Grüner Berg

Grüner Berg
Aimée Michelfelder, Jurek Brüggen
The project is a proposal for a post carbon built environment that is climate positive and proactively contributes to ecological restoration.

OFEA Office for Ecological Architecture
Berlin, Germany
Team members
Jurek Brüggen
Aimée Michelfelder
Field of work
Architecture, Urban planning, Landscape architecture, Ecology, Research
Project category
Project submitted

OFEA is an architecture collective with the aim of collectively developing ecological, experimental projects.

The project Grüner Berg is a proposal for a future school building that does more good for planet Earth, not just less harm. That is why its footprint and surface is maximum. It covers the contaminated soil which can therefore remain on site.

In this school the children learn not only about, but in cohabitation with the planet Earth. On each floor they are surrounded by a living environment. The building is part of the ecosystem of humans, flora and fauna. The covered ground surface has been fully replaced by continuous green areas on all floors. Two inclined elevators serve as mountain railroads for the primary school students, staff and visitors. The assembly hall next to the public square, offers a glimpse into the lively inside of the green hill with its sports hall. Two large incisions enable natural cross-ventilation and night cooling in every room of the building. The building Grüner Berg is a lively, walkable centre of the neighbourhood. All rooms are accessible from the outside and can be used independently at any time.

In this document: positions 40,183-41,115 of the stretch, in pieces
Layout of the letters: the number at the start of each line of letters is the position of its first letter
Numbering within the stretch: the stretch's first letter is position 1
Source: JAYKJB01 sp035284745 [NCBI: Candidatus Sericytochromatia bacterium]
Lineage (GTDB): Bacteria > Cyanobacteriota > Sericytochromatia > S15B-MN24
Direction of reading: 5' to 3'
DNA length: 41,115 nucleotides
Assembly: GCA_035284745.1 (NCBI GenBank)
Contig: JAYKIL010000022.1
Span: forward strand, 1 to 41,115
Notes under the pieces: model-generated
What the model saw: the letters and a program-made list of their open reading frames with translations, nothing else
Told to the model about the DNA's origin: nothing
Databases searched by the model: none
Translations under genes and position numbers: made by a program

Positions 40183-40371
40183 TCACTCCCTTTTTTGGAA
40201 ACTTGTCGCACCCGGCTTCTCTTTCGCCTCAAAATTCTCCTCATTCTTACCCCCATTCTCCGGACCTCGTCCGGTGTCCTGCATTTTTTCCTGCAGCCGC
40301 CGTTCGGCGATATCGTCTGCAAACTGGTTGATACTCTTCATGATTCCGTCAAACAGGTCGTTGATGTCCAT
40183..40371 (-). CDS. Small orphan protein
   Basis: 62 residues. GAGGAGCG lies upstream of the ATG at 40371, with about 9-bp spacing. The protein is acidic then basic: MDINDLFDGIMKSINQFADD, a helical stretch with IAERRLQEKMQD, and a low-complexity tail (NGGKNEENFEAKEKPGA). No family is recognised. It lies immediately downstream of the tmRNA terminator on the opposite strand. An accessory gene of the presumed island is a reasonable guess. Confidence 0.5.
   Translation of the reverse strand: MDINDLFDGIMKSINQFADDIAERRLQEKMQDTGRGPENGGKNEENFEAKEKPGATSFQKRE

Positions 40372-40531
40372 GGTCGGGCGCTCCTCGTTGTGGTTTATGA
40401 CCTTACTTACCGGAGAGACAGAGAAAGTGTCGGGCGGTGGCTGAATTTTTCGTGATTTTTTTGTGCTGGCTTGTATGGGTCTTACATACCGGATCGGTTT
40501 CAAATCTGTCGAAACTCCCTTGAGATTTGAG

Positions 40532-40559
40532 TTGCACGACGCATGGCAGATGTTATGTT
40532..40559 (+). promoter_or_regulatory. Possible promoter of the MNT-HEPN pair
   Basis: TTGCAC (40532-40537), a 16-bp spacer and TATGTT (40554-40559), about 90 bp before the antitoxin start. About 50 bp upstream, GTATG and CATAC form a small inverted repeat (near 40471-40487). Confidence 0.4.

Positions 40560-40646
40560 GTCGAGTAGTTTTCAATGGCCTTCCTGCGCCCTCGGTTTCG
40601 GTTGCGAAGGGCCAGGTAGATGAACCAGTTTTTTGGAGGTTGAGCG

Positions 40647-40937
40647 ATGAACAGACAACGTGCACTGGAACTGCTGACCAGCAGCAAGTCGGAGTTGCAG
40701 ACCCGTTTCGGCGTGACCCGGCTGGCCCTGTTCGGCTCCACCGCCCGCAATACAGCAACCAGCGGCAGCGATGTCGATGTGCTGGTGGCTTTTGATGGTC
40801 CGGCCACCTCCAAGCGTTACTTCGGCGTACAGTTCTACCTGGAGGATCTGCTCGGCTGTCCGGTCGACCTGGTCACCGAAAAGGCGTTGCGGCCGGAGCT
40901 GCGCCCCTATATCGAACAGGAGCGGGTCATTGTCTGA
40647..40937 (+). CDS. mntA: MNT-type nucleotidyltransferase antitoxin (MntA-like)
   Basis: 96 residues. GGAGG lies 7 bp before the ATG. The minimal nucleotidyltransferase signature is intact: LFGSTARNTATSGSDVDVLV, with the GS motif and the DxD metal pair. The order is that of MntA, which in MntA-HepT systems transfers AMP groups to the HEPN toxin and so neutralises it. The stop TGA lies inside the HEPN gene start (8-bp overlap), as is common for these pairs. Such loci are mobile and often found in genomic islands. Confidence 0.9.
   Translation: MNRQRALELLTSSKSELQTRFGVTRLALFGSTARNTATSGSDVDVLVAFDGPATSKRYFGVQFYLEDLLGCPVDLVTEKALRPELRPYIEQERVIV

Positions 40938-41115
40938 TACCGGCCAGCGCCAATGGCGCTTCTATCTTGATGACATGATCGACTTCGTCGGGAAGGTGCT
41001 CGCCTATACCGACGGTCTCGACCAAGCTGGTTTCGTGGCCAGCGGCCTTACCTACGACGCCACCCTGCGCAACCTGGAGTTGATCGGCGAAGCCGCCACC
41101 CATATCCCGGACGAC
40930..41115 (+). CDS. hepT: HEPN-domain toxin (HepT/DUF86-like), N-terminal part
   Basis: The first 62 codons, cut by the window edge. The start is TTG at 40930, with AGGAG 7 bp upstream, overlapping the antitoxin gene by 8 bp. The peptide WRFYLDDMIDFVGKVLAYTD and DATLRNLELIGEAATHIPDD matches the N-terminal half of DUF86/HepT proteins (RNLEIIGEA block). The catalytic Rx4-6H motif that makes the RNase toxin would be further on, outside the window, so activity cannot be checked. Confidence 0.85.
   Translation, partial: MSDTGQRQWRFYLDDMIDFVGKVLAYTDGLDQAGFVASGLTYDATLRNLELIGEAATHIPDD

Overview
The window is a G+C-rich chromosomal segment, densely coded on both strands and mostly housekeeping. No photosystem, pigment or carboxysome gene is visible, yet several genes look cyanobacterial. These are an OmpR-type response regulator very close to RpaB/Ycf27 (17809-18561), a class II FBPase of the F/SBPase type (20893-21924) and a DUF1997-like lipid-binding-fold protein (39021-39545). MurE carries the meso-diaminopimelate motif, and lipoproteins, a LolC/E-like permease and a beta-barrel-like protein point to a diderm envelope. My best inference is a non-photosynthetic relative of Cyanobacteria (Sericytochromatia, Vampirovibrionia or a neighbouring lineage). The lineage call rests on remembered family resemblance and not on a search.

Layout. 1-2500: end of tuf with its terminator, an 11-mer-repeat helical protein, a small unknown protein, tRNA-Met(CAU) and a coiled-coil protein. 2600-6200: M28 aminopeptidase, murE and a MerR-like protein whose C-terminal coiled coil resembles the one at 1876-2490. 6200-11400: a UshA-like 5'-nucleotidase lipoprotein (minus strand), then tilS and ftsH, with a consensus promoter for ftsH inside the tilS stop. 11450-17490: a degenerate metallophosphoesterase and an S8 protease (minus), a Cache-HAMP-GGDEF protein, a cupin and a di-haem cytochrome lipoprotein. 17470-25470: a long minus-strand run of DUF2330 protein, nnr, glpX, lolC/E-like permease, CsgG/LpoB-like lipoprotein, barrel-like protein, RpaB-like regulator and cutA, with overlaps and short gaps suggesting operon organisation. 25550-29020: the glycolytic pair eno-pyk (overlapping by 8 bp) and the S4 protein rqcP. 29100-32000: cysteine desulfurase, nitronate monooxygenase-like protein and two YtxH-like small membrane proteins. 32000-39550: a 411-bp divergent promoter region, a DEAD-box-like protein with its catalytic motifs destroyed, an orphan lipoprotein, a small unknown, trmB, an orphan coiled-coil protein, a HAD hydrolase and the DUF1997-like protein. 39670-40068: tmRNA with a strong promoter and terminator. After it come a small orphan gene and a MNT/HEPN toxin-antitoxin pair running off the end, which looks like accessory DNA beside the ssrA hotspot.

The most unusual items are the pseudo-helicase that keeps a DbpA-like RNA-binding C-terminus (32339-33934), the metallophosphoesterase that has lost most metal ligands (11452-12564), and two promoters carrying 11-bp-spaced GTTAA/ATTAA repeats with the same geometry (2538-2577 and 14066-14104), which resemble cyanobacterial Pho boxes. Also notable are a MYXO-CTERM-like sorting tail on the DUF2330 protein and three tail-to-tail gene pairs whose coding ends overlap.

Before construction the seeds of the existing, documented flora will be collected, preserved and planted on the building after completion - to create a local, low-maintenance habitat structure. Soil layers decrease with the height of the building from 15 cm up to local accumulations of 60 cm. When it rains heavily, the building functions like a sponge - the staggered levels form a cascade of extensive retention fields.

The floors of compacted clay store the cold in summer and the heat in winter due to its thermal mass. Using exterior curtains with photovoltaics, the building produces electricity, when shade is desired. The irregular shape of the planes is curved like a cell wall in order to maximise the length of the electricity-producing curtains. Small wind turbines on the roof ensure complete renewable electricity production.

The project shows how to enable systemic restoration for a post carbon built environment.